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Following on No Comment’s “Setting the Stage for the Next War” (June 21, 2007), we hear further murmurings about possible conflict with Iran from across the Atlantic. The international community remains without meaningful progress on the Iranian nuclear issue, and accusations of Iranian interference in Iraq mount with the increasing urgency of the U.S. mission there. Now, the Guardian reports that it has learned from anonymous U.S. sources of an increasing tilt within the Bush administration towards military action against Iran:
The balance in the internal White House debate over Iran has shifted back in favour of military action before President George Bush leaves office in 18 months, the Guardian has learned.
The shift follows an internal review involving the White House, the Pentagon and the state department over the last month. Although the Bush administration is in deep trouble over Iraq, it remains focused on Iran. A well-placed source in Washington said: “Bush is not going to leave office with Iran still in limbo.”
The article suggests that once again Vice President Cheney has prevailed over Condoleeza Rice and Robert Gates. Cheney wants war at all costs, before Bush leaves office. The two senior cabinet officers consider this foolish and self-destructive.
In the meantime, a heavy U.S. Navy presence in the Persian Gulf, which the Pentagon insists is solely the result of routine rotations of carrier groups in and out of the region in support of operations in Iraq, leaves doubt as to peaceable intentions on the part of the United States. Add on top of this news from back in late May that the Bush administration has authorized non-lethal covert CIA action within Iran, and it seems clear that the Pentagon has been instructed to prepare for a dramatic and sustained aerial strike against Iran—if Bush gives the go ahead.
How exactly does Cheney keep the president in his thrall? Supposedly fueling Cheney’s justification for encouraging war is the belief that Bush’s successor, Democrat or Republican, won’t have the appetite to deal with Iran. The White House remains in a Neocon-induced trance, the Guardian reports with some convincing detail. And in the Neocon Neverneverland, a wide consensus against a given policy provides precisely the justification for pursuing that policy. There are seventeen more months to wait until adults arrive in the White House, and until that time, anything could happen.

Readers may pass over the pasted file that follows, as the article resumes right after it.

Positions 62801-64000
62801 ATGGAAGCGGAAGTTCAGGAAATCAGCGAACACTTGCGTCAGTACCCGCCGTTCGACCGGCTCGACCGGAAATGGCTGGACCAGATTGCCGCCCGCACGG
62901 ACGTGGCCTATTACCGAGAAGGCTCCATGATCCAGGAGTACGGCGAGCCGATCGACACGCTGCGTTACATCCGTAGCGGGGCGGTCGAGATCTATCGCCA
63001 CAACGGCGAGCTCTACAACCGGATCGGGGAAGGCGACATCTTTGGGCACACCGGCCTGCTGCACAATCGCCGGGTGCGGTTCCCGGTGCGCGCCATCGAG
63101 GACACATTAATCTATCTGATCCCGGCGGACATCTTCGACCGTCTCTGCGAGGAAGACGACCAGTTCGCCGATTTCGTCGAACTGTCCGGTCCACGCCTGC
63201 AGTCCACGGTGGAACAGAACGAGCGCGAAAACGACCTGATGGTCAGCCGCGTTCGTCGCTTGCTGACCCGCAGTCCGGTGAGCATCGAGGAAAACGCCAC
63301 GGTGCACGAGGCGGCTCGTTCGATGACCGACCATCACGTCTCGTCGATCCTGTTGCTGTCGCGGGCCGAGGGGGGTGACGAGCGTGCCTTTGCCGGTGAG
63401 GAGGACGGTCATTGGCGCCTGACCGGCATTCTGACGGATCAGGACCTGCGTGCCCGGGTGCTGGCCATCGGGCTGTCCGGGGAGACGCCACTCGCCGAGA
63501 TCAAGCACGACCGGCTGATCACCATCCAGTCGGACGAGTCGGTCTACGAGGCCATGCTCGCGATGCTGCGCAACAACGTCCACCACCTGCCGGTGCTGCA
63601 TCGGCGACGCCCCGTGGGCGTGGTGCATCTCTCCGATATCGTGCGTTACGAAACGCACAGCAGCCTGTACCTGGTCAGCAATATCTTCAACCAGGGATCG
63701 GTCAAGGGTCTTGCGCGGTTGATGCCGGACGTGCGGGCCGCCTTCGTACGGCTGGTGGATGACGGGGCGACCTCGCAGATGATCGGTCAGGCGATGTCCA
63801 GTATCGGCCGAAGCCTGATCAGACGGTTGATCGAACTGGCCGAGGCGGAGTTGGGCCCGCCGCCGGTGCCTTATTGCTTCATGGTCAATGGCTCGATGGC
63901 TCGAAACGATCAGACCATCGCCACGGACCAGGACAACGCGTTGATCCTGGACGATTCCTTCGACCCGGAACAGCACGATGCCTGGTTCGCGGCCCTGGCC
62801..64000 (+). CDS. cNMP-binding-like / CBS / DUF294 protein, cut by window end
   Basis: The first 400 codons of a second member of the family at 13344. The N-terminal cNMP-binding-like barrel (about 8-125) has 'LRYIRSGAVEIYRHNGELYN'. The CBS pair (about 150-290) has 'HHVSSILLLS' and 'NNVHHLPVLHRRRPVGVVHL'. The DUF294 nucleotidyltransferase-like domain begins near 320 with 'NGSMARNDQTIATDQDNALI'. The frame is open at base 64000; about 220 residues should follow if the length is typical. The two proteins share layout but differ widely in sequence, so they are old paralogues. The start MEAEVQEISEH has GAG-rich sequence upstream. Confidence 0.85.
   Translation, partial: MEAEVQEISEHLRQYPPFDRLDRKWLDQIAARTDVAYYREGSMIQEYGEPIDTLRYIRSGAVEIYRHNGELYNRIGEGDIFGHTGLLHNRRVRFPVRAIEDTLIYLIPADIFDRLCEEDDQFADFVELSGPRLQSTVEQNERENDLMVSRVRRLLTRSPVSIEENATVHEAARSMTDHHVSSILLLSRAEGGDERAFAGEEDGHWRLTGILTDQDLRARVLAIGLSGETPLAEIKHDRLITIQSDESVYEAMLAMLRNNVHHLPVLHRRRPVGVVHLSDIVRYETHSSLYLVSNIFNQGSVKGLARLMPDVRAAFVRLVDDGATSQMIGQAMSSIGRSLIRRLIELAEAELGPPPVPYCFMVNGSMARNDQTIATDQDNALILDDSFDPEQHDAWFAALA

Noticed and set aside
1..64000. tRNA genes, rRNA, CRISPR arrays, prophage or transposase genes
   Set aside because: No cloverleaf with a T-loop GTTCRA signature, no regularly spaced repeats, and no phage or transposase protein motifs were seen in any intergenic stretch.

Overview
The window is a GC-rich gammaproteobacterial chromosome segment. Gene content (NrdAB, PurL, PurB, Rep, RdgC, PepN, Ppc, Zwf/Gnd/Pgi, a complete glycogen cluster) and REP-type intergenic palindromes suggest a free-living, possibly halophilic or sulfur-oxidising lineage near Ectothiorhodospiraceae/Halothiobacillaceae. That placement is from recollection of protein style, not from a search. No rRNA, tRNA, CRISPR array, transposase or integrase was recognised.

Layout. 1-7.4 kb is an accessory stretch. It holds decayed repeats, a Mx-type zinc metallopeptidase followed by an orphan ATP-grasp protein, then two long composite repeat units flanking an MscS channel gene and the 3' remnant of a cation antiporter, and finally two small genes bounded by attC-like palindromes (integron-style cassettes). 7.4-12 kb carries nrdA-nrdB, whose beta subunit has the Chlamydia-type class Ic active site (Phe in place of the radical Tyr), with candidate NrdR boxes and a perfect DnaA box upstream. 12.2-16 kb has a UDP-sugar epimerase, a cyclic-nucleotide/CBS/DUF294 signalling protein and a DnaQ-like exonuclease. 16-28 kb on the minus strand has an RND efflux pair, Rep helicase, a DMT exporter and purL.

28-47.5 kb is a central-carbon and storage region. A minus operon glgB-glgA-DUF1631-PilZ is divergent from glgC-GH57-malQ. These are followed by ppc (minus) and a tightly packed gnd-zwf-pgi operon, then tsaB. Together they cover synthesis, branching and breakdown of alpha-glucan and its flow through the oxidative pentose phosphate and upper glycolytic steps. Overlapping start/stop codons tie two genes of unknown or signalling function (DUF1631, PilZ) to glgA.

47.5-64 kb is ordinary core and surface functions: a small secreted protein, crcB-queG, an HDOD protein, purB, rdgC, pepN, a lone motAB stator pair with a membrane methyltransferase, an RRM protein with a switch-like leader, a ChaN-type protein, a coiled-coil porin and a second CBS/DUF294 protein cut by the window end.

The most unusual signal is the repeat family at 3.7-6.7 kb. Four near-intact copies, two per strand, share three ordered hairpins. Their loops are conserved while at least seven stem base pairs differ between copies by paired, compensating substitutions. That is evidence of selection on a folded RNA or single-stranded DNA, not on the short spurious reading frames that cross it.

Evan Magruder contributed to this post.
More from Scott Horton:
Conversation — August 5, 2016, 12:08 pm
Sidney Blumenthal on the origins of the Republican Party, the fallout from Clinton’s emails, and his new biography of Abraham Lincoln
Conversation — March 30, 2016, 3:44 pm
Joseph Hickman discusses his new book, The Burn Pits, which tells the story of thousands of U.S. soldiers who, after returning from Iraq and Afghanistan, have developed rare cancers and respiratory diseases.
Years ago, I lived in Montana, a land of purple sunsets, clear streams, and snowflakes the size of silver dollars drifting through the cold air. There were no speed limits and you could legally drive drunk. My small apartment in Missoula had little privacy. In order to write, I rented an off-season fishing cabin on Rock Creek, a one-room place with a bed and a bureau. I lacked the budget for a desk. My idea was to remove a sliding door from a closet in my apartment and place it over a couple of hastily cobbled-together sawhorses.
Amount by which a typical good-looking U.S. worker will out-earn a typical ugly one over a lifetime:
A Japanese inventor unveiled a new invisibility cloak that uses a material made of thousands of tiny beads called “retro-reflectum.”
A couple at a Cracker Barrel restaurant in Greenville, South Carolina, left their waitress a note telling her “the woman’s place is in the home,” in lieu of a tip.
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"She never thanked me, never looked at me—melted away into the miserable night, in the strangest manner I ever saw. I have seen many strange things, but not one that has left a deeper impression on my memory than the dull impassive way in which that worn-out heap of misery took that piece of money, and was lost."